Edulinks – July 2011 – News

A lot can happen in a month. Let’s recap in a two-post monster.

News links abound in this post. In the other, I’ll treat you to some of the best student linkage.

In HE news, two big things happened. You know, BIG big.

White Paper Fun

First up, a government White Paper on higher education was published. Some people wanted it to go further. Others wondered why postgraduate issues weren’t addressed. A lot has been said since its publication.

I covered the White Paper on TheUniversityBlog the day it came out. So many others were quick to comment. Here’s just some of what’s out there…

Understandably, Times Higher Education had a lot of articles on the paper:

THE’s editor, Ann Mroz, naturally led on the White Paper too, saying it was big…you know, BIG big. But with no grand plan.

The Guardian said that while some will win, others will be ‘screwed’.

VC of Salford, Martin Hall, called the White Paper “Both bad and dangerous” and described the proposals as “pale and disappointing”.

Shortly after the paper’s publication, a range of campaign groups set out a not exactly glowing response to its content, producing an alternative to the White Paper.

Leicester’s Third University subsequently suggested an alternative to the alternative

Richard Hall took the White Paper’s title, “Putting students at the heart of the system” and suggested, “You are not been paying attention“.

More recently, more commentary has arrived. It’s unlikely to be the last!

Andrew McGettigan lists ten things everyone working in or studying art should know about the White Paper.

Patrick McGhee, VC of the University of East London, says we “need to challenge the fees model itself” if we are not to sleepwalk into problems similar to those in the US system.

NUS President, Liam Burns, writes in the Guardian, “Ministers must answer this question — does an identifiable fee put students off?”

OFFA the scale…

Okay, I’m guessing you’ve had enough White Paper linkage. What was the second BIG big thing to happen in the HE sector?

I’ll put you out of your misery. The other big development in July was the Office For Fair Access (OFFA) agreeing to fees set by the country’s universities.

Yes, higher fees have been confirmed throughout the land. I did a rough and ready calculation to work out average fees:

Estimated average fee = £8376
Average fee after waivers = £8136
Average fee after likely financial support = £7801

This is slightly different to the Times Higher Education information, which is available in an easy to browse spreadsheet, but it’s close enough, so I didn’t revisit the calculations. Give or take a few pounds won’t matter much, if we’re to believe that a huge rise in fees shouldn’t bother future students.

As you’d expect, the final fees agreements got a lot of media coverage:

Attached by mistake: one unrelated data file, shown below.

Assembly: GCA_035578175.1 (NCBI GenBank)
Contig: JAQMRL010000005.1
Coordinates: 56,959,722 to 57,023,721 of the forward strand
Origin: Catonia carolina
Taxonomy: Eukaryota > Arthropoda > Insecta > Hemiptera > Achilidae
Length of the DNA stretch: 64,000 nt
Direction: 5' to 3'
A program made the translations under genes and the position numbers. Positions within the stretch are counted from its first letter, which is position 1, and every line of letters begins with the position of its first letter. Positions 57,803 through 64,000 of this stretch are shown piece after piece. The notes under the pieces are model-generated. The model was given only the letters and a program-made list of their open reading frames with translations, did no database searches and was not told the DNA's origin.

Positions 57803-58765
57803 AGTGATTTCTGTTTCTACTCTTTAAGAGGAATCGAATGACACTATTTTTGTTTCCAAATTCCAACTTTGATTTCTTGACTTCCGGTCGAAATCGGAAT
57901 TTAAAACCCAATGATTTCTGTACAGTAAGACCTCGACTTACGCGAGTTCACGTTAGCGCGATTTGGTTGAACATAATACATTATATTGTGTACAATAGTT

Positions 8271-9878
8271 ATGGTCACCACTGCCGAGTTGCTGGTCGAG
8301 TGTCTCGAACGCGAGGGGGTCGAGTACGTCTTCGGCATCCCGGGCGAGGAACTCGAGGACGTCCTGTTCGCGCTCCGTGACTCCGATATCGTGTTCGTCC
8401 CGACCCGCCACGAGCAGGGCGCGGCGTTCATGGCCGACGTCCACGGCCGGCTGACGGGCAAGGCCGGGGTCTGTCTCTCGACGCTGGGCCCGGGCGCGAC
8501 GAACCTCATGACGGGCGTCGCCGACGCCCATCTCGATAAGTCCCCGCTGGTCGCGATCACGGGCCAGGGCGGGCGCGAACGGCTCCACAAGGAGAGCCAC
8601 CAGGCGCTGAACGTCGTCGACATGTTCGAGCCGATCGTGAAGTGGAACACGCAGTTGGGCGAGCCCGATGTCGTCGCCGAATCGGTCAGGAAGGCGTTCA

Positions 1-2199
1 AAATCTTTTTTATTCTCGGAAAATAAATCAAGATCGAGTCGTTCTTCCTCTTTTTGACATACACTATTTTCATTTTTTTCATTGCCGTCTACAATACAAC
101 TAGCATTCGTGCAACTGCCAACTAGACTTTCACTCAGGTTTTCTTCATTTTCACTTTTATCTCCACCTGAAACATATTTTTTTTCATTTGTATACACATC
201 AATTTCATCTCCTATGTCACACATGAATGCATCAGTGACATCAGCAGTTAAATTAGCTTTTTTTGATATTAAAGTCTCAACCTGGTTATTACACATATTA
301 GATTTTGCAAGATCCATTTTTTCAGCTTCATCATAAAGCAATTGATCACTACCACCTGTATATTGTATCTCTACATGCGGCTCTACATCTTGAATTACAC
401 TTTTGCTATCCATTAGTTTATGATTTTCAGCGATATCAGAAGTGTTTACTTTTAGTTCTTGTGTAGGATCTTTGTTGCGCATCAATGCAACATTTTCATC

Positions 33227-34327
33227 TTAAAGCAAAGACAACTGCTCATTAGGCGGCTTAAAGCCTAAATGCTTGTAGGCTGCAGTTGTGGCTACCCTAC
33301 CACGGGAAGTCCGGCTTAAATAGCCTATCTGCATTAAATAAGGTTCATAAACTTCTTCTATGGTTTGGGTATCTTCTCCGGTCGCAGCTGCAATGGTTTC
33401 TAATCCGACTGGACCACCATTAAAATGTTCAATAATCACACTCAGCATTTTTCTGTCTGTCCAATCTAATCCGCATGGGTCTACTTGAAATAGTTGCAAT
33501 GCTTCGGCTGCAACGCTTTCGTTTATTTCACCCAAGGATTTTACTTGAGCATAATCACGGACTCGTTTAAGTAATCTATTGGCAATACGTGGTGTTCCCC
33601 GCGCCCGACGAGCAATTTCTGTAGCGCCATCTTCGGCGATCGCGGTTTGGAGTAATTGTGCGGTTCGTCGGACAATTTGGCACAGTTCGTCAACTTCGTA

The Independent published the full list of fees for 2012/13.

What does this mean for poor families? William Cullerne Bown looks at OFFA’s focus on “outcomes and targets


If you’re looking for study-related links instead of this recent events malarkey, you’ve got all that to come in the next post. Oh, happy days!

One comment

  1. On the Guardian’s White Paper coverage:

    Critics of ‘the mess’ that is the Higher Education White Paper such as Peter Scott[i], Bahram Bekhradnia[ii], Claire Callender[iii] and Roger Brown[iv] (Education Guardian 5 July), indeed ‘start on the back foot’, as Scott says, arguing against the Paper’s disingenuous promise to put ‘Students at the Heart of the System’. But we have been here before as this subtitle echoes Plowden’s ‘At the heart of the educational process lies the child’. In many 1960s primary schools this led to an impractical and individualised pedagogy rather than a curricular reform to underpin comprehensive secondaries. Instead, these were left in unfair academic competition with surviving grammars and privates. Now cramming for the E-bacc and A-levels ensures entry to elite HE whose graduates have the most chance of getting the one graduate job for every 83 applicants the Association of Graduate Recruiters reported last week. These illusory job prospects thus replace the critical transmission of culture down the generations that is the real heart of (higher) education.

    Patrick Ainley, University of Greenwich

    [ii] ‘Places will be taken away and given to private providers’
    Bahram Bekhradnia, director, Higher Education Policy Institute
    I had thought that the 20,000 places a year being auctioned would increase only if the government continued to find itself over-budget. But clearly they will increase steadily as a matter of policy. What is going on is that these are the numbers that will be made available to private providers. Unless total student numbers are increased, then places are going to be taken away from public universities and given to private universities. I am in favour of private universities, but not at the expense of public.
    Nevertheless, it is good that private universities will have to be subject to the same information and accountability requirements if they are to access public funds.
    Students will benefit from the better information that universities are being required to provide.